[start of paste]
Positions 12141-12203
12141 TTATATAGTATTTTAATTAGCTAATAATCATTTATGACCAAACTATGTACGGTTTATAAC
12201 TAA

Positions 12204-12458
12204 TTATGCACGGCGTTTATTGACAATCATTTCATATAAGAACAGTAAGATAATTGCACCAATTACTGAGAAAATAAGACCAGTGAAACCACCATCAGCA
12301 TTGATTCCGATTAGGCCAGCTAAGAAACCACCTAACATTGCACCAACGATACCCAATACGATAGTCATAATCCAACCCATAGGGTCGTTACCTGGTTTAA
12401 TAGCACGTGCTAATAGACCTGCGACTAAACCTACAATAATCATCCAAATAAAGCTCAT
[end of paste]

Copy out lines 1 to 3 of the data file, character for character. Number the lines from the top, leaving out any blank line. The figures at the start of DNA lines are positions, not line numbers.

Positions 12141-12203
12141 TTATATAGTATTTTAATTAGCTAATAATCATTTATGACCAAACTATGTACGGTTTATAAC
12201 TAA